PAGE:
The schools I visited had, at most, one book per classroom. All learning was by rote. It never ceases to amaze me how children that live in cultures where education is not an integral part of their lives, where there are no books or any other of the resources we take for granted, have such a strong  motivation to learn. I am especially impressed by their attention span, as they continually listen and recite every word their teacher enunciates.

Below is a gallery of the images from two of the nomadic schools we visited.

The three instructors:

End of school day:

The Nigerian Chronicles- I

Posted in Documentary | Photography, Non Profit, Recent Projects on September 13, 2010 by tuschman

This past July I was assigned  by the David and Lucille Packard Foundation to photograph their maternal and child health care programs in Nigeria. The Packard Foundation had made an executive decision to terminate their programs after ten years of very multifaceted and comprehensive involvement in all aspects of women’s reproductive health care, including promoting education for young girls. I spent ten very intense days photographing their various programs and even though I covered only 20% of their activities, I feel that we documented enough of the work to highlight many significant issues that were being addressed. The projects I covered raise many important political, cultural and efficacy questions which I will briefly discuss during these posts and as a final post to the Nigerian chronicles, I will address in more detail.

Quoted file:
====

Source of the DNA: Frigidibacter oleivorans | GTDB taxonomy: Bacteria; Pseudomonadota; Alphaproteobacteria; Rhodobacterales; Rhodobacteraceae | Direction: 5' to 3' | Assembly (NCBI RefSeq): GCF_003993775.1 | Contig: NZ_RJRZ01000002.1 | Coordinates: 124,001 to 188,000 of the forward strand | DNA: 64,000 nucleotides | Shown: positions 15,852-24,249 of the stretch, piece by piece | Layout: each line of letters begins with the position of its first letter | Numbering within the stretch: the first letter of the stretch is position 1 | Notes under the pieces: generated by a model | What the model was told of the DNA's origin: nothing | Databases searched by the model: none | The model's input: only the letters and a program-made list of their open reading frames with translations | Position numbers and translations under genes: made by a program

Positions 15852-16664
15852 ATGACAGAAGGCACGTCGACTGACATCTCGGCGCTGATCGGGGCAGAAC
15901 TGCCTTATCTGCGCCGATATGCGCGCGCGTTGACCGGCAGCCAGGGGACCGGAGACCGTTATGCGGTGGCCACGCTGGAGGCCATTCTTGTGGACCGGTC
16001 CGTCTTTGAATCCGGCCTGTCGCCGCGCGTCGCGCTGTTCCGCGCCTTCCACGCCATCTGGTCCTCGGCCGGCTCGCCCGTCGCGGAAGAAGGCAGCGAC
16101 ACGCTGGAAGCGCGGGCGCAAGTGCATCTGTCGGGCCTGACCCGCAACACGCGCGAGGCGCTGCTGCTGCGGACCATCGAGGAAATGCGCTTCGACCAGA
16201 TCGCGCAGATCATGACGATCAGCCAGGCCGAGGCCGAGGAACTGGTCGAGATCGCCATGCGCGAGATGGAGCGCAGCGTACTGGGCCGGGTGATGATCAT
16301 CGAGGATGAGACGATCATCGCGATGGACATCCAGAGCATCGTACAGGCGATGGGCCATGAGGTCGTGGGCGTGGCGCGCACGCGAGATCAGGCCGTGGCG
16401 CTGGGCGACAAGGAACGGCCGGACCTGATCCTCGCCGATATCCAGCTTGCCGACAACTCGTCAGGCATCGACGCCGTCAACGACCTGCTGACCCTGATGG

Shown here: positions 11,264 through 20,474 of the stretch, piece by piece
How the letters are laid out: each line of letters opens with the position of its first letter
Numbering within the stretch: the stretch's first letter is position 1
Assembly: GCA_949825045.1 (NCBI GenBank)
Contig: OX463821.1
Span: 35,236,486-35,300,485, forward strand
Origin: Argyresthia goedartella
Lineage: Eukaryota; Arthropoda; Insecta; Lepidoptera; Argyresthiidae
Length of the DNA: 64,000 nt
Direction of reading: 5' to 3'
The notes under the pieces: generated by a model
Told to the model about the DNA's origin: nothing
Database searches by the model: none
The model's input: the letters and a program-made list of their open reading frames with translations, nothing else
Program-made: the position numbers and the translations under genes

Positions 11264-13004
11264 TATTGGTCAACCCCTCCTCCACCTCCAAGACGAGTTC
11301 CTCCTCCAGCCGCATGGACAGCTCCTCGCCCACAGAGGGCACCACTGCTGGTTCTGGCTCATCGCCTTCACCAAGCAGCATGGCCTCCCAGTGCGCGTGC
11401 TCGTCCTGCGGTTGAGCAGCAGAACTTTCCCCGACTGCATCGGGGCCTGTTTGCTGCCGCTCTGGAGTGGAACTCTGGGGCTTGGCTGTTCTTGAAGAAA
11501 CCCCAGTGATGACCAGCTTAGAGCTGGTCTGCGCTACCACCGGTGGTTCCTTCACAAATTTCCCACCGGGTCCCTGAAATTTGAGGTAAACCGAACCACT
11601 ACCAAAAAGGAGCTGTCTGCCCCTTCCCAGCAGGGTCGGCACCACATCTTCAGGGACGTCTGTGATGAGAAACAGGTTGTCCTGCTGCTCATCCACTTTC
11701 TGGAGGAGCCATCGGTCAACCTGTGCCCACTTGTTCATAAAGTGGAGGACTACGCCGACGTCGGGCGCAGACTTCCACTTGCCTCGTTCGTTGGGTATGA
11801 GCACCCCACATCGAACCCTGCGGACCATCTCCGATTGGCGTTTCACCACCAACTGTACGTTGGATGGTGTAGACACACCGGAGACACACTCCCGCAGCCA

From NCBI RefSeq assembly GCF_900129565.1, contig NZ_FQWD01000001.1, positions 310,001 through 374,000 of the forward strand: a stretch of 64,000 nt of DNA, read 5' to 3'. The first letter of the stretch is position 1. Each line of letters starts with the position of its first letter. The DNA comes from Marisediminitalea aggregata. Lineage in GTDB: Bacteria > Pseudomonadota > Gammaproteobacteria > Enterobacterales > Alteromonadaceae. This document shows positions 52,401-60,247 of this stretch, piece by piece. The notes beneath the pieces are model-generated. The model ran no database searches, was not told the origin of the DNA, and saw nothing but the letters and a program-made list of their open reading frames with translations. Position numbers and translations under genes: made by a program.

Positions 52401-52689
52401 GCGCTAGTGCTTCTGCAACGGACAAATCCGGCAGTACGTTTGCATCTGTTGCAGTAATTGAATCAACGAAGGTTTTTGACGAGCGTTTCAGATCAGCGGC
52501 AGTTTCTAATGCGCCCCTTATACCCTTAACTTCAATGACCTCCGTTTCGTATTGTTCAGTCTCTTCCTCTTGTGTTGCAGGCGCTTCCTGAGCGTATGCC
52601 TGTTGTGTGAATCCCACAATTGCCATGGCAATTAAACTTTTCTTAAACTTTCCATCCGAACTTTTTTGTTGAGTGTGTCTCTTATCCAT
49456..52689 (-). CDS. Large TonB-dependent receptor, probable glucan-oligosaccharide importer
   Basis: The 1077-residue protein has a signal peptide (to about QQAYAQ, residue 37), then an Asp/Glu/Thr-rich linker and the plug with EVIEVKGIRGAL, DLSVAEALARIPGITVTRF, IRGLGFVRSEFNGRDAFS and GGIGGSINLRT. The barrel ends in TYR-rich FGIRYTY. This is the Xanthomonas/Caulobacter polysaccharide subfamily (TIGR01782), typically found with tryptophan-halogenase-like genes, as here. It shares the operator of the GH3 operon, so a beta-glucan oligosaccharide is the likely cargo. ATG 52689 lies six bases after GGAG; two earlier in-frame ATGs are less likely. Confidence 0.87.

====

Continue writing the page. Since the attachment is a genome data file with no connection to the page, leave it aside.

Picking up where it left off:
Nigeria is the most populous country in Africa, the eighth most populated country in the world, with a population estimated to be over 155 million. One out of every five Africans is a Nigerian.  Nigeria has been undergoing explosive population growth and has one of the highest growth and fertility rates in the world. The country is culturally divided between the Muslim north and the Christian south. The Packard Foundation was the first foundation to implement family planning and maternal health care programs in the Muslim northern  half of the country. It was in this region of the country that I did my work.

My first assignment was to document the health care clinics and schools that the Packard Foundation funded for the nomadic tribal  people near Yola, Nigeria. Yola is in the far eastern area of Nigeria, adjacent to Cameroon.  The Dou-Leggal nomadic people basically follow the rains that allows their cattle, a main source of their wealth, to graze and thrive.  Their migration route takes them through Chad, Niger and Nigeria throughout the course of the year.